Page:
chessgames.com
Members · Prefs · Laboratory · Collections · Openings · Endgames · Sacrifices · History · Search Kibitzing · Kibitzer's Café · Chessforums · Tournament Index · Players · Kibitzing

(If you register a free account you won't see all these ads!)
Johann Jacob Loewenthal vs Daniel Harrwitz
London (1853), rd 5
Spanish Game: Berlin Defense (C65)  ·  1-0
ANALYSIS [x]

FEN COPIED

NOTE: You are using our new chess viewer, "Olga." For more info see the Olga Quickstart Guide. You can switch back to the old viewer (pgn4web) from the pulldown menu below. If you have questions or suggestions see our Olga chessforum.

explore this opening
find similar games 30 more Loewenthal/Harrwitz games
PGN: download | view | print Help: general | java-troubleshooting

TIP: Some games have photographs. These are denoted in the game list with the icon.

PGN Viewer:  What is this?
For help with this chess viewer, please see the Olga Chess Viewer Quickstart Guide.
PREMIUM MEMBERS CAN REQUEST COMPUTER ANALYSIS [more info]

Kibitzer's Corner
Jan-20-05
Premium Chessgames Member
  Knight13: 59... Kb6 60. Kxa4 Ka6 and Black can force a draw here.
Jan-20-05  drukenknight: uuuuh, come again? Doesnt he just push the b pawn down, and then the K races over to the Q side and mops up the e pawn?
Jan-20-05
Premium Chessgames Member
  Knight13: Oops. I thought it was the A pawn, not the B pawn.
Jan-21-05  beatgiant: <Knight13>
<Oops. I thought it was the A-pawn, not the B-pawn.>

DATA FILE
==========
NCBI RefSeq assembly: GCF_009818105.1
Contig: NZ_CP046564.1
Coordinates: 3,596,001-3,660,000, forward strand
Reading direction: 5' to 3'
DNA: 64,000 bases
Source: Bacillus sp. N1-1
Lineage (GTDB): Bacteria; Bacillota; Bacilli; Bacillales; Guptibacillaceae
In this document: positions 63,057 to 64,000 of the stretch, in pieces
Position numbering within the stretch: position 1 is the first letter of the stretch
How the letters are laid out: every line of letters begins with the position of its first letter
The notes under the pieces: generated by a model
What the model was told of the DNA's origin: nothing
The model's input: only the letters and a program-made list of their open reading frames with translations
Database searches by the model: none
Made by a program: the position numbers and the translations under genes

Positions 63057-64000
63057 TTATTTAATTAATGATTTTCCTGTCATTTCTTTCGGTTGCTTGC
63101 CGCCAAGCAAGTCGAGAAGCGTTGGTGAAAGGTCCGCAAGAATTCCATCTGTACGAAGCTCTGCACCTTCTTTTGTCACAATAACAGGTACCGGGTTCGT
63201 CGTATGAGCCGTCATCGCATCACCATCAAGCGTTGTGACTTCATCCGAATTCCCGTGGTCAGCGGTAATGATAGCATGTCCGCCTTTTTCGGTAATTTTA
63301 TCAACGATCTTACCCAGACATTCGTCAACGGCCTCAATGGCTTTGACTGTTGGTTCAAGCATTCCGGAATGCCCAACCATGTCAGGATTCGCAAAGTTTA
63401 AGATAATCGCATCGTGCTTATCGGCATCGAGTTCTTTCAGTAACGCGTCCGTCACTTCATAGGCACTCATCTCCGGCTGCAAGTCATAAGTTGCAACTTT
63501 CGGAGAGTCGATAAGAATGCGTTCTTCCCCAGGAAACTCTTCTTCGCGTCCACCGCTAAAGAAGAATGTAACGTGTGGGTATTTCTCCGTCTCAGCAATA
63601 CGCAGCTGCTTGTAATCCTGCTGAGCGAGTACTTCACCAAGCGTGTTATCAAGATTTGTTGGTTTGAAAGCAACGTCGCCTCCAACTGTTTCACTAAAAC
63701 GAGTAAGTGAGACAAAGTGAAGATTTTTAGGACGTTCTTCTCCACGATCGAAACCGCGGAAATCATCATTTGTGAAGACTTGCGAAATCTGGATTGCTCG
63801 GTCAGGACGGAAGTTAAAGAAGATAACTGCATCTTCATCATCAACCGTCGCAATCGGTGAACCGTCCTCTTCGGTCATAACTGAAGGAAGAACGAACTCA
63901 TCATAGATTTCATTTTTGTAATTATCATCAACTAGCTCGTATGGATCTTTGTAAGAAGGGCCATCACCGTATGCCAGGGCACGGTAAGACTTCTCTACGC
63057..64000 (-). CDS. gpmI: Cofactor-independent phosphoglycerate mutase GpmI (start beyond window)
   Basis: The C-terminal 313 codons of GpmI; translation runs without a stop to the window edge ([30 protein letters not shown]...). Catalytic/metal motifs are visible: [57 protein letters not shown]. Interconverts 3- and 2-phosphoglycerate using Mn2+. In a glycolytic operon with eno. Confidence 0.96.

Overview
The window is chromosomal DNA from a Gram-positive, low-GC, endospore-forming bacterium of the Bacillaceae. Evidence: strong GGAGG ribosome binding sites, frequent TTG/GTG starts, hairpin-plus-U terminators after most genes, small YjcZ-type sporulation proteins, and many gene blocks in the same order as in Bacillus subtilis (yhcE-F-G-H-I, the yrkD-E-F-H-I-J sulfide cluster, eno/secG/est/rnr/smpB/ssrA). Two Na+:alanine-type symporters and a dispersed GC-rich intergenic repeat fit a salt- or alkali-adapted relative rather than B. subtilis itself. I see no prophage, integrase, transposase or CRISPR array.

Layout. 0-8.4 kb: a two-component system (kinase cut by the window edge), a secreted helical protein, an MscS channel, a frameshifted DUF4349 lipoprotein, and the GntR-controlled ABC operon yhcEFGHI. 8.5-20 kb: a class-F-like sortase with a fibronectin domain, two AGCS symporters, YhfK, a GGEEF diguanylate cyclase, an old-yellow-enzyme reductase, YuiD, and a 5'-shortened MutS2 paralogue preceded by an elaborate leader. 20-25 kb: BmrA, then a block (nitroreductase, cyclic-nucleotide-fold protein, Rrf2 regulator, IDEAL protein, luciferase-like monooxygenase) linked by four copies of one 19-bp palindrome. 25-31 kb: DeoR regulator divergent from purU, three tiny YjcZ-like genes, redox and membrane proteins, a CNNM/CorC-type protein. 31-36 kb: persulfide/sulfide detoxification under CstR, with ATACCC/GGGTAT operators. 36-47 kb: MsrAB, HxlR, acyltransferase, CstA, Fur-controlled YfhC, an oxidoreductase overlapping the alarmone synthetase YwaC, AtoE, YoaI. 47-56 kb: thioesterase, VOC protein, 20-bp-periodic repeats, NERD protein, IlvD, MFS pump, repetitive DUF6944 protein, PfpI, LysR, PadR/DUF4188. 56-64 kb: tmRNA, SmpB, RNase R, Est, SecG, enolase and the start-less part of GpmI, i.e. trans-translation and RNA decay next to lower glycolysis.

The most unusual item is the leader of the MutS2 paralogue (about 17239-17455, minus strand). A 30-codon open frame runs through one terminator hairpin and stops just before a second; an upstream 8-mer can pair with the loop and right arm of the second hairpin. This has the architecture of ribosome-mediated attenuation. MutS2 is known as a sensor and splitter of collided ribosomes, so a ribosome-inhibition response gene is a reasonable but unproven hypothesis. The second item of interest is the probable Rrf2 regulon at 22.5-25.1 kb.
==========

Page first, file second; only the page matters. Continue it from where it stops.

It doesn't matter if it is an a-pawn or a b-pawn. As <drukenknight> pointed out, White doesn't try to queen the pawn directly. Instead, the pawn deflects Black's king so White's king can take pawns on the other side.

For example, 59...Kb6 60. Kxa4 Ka6 61. b5+ Kb6 62. Kb4 Kb7 63. Kc5 Kc7 64. Kd5! Kb6 65. Kxe5 Kxb5 66. Kd6 and Black can't stop the e-pawn. The same plan would work if White had an a-pawn, too.

Feb-07-07  wolfmaster: The same strategy was used in the game Fischer-Larsen,Denver,1971.
NOTE: You need to pick a username and password to post a reply. Getting your account takes less than a minute, totally anonymous, and 100% free--plus, it entitles you to features otherwise unavailable. Pick your username now and join the chessgames community!
If you already have an account, you should login now.
Please observe our posting guidelines:
  1. No obscene, racist, sexist, or profane language.
  2. No spamming, advertising, or duplicating posts.
  3. No personal attacks against other members.
  4. Nothing in violation of United States law.
  5. No posting personal information of members.
Blow the Whistle See something that violates our rules? Blow the whistle and inform an administrator.


NOTE: Keep all discussion on the topic of this page. This forum is for this specific game and nothing else. If you want to discuss chess in general, or this site, you might try the Kibitzer's Café.
Messages posted by Chessgames members do not necessarily represent the views of Chessgames.com, its employees, or sponsors.
Spot an error? Please submit a correction slip and help us eliminate database mistakes!
This game is type: CLASSICAL (Disagree? Please submit a correction slip.)

Featured in the Following Game Collection [what is this?]
Ruy Lopez, Berlin Defence
from Just CHESS ! by arielbekarov


home | about | login | logout | F.A.Q. | your profile | preferences | Premium Membership | Kibitzer's Café | Biographer's Bistro | new kibitzing | chessforums | Tournament Index | Player Directory | Notable Games | World Chess Championships | Opening Explorer | Guess the Move | Game Collections | ChessBookie Game | Chessgames Challenge | Store | privacy notice | advertising | contact us
Copyright 2001-2017, Chessgames Services LLC